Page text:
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Clémence the judoka

Black belt, balance, values and friendship. She found it all in the dojo.

She started doing judo at eight and her goal is to keep doing it at eighty. For Clémence Bouvet, judo is not just about training and conquering belts; it brings balance and friendship into her life.

When Clémence Bouvet was a child she and her family conveniently lived next door to a dojo; a club for judokas which are people practicing judo. She got curious about what they did in there and one day when she was eight her parents brought her inside.

“It was so close to home, inexpensive and anyone can do it no matter if you are young, old, short or tall. Judo immediately felt fun so it was not a hard choice to start practicing it,” remembers Clémence.

In judo you wear belts that symbolizes the progress of how well you master the sport. The first belt is white and you get it from your teacher. It works the same all the way up until you get the brown belt, after that comes the admirable black belt.

“When you obtain a black belt it needs to be validated by a commission, and there is a big ceremony around it. There are several levels within the black belt, but there is actually one more level to reach after that – the red belt.”

Clémence climbed all the levels up to the brown belt. Her hardest challenge in judo yet was to get the black belt.

“There was so much preparation of the kata, which is a series of techniques you need to master in order to get the black belt. I invested a lot of time in this for several months. Finally one day when I was 18 I got my black belt during a ceremony and I was utterly happy.”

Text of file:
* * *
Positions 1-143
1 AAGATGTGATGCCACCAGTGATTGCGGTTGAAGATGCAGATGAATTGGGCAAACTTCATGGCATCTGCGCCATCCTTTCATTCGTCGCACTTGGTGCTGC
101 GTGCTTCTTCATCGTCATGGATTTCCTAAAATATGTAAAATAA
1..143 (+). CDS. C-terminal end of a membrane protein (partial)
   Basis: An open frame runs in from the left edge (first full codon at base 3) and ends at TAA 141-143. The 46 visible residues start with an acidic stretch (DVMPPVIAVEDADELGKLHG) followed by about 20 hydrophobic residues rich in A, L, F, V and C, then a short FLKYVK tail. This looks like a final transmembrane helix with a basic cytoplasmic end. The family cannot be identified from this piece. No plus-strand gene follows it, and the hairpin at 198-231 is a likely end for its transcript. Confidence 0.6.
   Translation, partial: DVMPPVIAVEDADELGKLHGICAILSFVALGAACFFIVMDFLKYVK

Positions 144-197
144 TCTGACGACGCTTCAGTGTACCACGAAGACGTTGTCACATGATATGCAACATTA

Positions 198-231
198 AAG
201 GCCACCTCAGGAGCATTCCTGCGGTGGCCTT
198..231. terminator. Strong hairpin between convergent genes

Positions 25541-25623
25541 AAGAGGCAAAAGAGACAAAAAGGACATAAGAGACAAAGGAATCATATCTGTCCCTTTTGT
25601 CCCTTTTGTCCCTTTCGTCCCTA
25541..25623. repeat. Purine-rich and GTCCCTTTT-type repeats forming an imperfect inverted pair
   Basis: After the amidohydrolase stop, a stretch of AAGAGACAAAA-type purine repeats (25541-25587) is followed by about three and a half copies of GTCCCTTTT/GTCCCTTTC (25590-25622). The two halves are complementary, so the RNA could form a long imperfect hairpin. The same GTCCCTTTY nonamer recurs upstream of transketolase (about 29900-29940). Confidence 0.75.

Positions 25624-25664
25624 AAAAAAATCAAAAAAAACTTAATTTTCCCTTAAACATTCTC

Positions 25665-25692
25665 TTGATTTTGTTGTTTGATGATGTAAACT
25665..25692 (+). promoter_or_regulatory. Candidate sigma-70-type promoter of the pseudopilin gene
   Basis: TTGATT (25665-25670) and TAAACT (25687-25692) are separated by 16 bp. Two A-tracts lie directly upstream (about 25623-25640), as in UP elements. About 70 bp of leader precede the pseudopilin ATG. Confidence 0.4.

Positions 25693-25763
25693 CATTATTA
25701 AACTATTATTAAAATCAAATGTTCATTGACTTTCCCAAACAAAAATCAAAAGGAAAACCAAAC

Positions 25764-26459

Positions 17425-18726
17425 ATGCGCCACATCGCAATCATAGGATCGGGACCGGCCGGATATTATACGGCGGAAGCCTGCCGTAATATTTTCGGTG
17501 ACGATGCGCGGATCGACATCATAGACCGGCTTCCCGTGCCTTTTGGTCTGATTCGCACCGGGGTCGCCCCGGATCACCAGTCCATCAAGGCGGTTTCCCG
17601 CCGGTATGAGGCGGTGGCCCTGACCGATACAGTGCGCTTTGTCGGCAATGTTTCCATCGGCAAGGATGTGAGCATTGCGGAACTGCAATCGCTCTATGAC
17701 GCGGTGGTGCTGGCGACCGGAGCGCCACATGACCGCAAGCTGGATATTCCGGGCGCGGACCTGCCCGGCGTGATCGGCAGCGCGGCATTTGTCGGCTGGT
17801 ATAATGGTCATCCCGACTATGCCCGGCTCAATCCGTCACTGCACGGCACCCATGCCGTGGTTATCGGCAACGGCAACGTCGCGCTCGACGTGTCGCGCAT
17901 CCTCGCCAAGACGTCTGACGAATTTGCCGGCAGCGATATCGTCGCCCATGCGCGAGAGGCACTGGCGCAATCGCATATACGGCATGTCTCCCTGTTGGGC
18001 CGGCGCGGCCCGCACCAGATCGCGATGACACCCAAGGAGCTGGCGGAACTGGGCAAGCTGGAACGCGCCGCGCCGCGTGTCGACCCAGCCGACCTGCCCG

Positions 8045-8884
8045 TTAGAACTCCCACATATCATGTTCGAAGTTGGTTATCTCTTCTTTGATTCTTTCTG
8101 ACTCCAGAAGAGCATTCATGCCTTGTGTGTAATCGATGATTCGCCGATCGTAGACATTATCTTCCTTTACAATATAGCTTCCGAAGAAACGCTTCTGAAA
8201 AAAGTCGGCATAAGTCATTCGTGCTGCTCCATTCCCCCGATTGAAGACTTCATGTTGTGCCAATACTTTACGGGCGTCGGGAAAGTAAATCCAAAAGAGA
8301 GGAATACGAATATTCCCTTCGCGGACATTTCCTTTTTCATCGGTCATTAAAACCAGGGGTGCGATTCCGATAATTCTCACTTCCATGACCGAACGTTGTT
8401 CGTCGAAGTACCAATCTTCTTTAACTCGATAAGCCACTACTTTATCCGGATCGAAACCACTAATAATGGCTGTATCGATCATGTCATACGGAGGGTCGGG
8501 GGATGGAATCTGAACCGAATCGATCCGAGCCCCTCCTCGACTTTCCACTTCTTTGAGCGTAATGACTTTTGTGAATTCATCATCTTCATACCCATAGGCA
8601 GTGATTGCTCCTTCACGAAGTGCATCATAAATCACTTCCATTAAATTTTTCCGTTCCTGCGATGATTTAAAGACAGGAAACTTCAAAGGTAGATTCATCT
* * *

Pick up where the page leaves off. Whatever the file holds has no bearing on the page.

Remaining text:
But there is much more to it for Clémence than just the pride in the color of the belt she is wearing. Judo, a Japanese word that best translates as “gentle way”, conveys fundamental values which are called the judo moral code. It consist of friendship, courage, sincerity, honor, modesty, respect, self-control and politeness.

“Each and every one of these values are equally important to me. Friendship not the least – I have so many friends who I train with and we share fantastic judo moments. I even met my boyfriend in the dojo,” Clémence says and smiles.

When she is practicing or competing judo she is 100 percent concentrated on the task, always waiting for the right opportunity.

“I constantly need to surpass myself. And I still learn more and more at each training and game. There is always some technique that I could better master, some details to get completely right. I also love to compete and the excitement of the game.”

Even though judo is an individual sport it is also a sport that promotes mutual support.

“In order to progress, we need to help each other, it’s the same for everyone. I really like this part of judo, to see someone else reach their goals after hard work and a lot of commitment.”

Daytime Clémence works within Marketing Communications at Getinge’s office in the French city Ardon, to promote the Getinge brand and offering to customers in France.

“I love my job! Every day is different just like when you practice judo. You need to stay calm, alert and laser focused on the task.”

And there are more things for Clémence to achieve at the tatami, which is the carpet where judokas wrestle:

“Practicing judo means keep challenging myself. My mentor is 80 years old and still do judo. He even has the white red belt, and there is no doubt that later on I’ll try to climb the ladder just like him.”